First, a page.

Cityscrapes: A new six-point program

Promotion of interest in San Antonio as the logical headquarters for the oil fraternity operating in South Texas…

  • Trade extension and industrial development
  • Highway development
  • Promotion of public works
  • Expansion of tourist trade
  • Development of San Antonio as the convention city of the South

Have a familiar ring?

Does this “Six-point Program for Progress” sound exactly like what San Antonio has been doing in recent years, from seeking to capitalize on the fracking boom in South Texas to building highways and chasing conventions and tourists?

It’s actually the “Six-point Program” the San Antonio Chamber of Commerce spelled out in October 1935—almost 80 years ago. Yet the six points bear a remarkable similarity to the “program” of development and growth the City and County continue to pursue today. Mayors, council members and city managers have come and gone over this lengthy period. And yet the essential focus of local policies and, more importantly, capital investment has continued to be on just these six points. Even today, as we pursue a major expansion of the Henry B. Gonzalez Convention Center—the city’s largest single capital project to date at some $325 million—the construction of new toll roads, the widening of existing highways and the investment in a downtown streetcar system, the program of 1935 seems to dictate our public priorities. For decades, some folks have neatly defined “progress” as building highways and convention facilities.

Yet today we also have an unusual opportunity to revisit our actual priorities and perhaps consider a larger set of community needs, a different statement of “six points,” and an alternative view of “progress.” With the imminent departure of Mayor Julián Castro and the prospect of an open mayor’s seat that likely will be sought by a number of candidates, we have the chance to focus on public issues and community needs, rather than just on personalities, and on what the City’s real priorities will be, rather than a broad array of diffuse goals.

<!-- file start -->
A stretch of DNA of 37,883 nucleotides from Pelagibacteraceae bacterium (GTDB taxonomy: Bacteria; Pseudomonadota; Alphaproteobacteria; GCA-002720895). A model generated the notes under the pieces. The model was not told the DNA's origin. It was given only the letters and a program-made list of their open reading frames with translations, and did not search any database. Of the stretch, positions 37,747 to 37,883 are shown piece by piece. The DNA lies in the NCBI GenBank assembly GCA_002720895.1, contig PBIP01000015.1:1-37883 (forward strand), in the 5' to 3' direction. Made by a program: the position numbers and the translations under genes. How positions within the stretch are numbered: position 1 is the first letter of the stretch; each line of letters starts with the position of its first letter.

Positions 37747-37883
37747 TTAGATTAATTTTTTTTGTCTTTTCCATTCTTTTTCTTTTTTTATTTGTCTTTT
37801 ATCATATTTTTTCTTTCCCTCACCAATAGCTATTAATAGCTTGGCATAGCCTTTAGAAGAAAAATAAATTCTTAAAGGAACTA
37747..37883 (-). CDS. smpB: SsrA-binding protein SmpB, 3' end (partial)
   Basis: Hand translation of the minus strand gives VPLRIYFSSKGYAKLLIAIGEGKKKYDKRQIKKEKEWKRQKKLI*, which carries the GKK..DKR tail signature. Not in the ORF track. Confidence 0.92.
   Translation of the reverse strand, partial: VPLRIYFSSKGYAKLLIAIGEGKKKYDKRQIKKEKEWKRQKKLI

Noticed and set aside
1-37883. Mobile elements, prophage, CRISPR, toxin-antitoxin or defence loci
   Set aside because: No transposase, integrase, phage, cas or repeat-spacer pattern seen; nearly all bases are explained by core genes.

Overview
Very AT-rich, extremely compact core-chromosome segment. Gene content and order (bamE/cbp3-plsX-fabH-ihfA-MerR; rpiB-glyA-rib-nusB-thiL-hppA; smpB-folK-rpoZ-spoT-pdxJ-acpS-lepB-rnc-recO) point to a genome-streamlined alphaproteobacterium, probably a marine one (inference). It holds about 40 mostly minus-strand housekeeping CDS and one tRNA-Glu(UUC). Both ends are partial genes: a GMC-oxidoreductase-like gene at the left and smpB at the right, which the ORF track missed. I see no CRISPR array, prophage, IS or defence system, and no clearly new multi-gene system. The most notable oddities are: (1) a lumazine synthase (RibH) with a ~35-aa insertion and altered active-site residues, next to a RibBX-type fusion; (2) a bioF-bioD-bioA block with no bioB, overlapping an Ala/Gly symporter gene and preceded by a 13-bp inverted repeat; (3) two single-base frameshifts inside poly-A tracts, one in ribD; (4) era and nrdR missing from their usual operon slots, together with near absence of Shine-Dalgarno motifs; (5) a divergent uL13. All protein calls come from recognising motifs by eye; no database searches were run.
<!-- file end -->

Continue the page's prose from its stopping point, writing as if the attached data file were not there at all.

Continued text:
Some might argue that we’ve already had that opportunity and conversation, with the SA2020 effort initiated by Mayor Castro. But SA2020 illustrates precisely the problem with the kind of broad goal-setting effort begun by Henry Cisneros with his Target ’90 process. The beautifully illustrated and produced SA2020 final report runs 135 pages, covering 11 “vision areas” from Arts & Culture to Transportation. For each there is a “vision,” accompanied by a set of targets and indicators. Yet nowhere in the report is there any indication of priorities or relative importance. Everything appears equally valued, equally subject to measurement and accomplishment. And nowhere is there any real sense of how and on what the City (or other local governments) should be spending our money.

Take the case of the proposed downtown streetcar. The word “streetcar” doesn’t appear in the SA2020 report at all. The term “light rail” shows up just once, as part of the “action steps” an interested person might take: “Engage in a dialogue around light rail or ‘complete streets’ initiatives.” But that doesn’t mean anyone in authority has to listen.

It’s much the same with the convention center expansion, and indeed the entire tourism thrust. There is no mention of the expansion project in the SA2020 report, and “tourism” only appears briefly as part of a possible indicator of downtown activity. There is absolutely no mention of how we spend our hotel tax dollars, how we have historically supported hotel development and whether we should consider some alternative direction for the future of Downtown. Finally, when the report discusses transportation, it makes mention of our “congested roadways” as “challenges [that] remain.” But nowhere does the report mention toll roads, or more highway financing, or the tradeoffs between competing projects and priorities.

In the coming weeks and months, this column will try to examine the many challenges that really face this community, as well as the need to consider real alternatives and make informed, strategic choices—defining a new “Six-point Program.” I invite you to join in.


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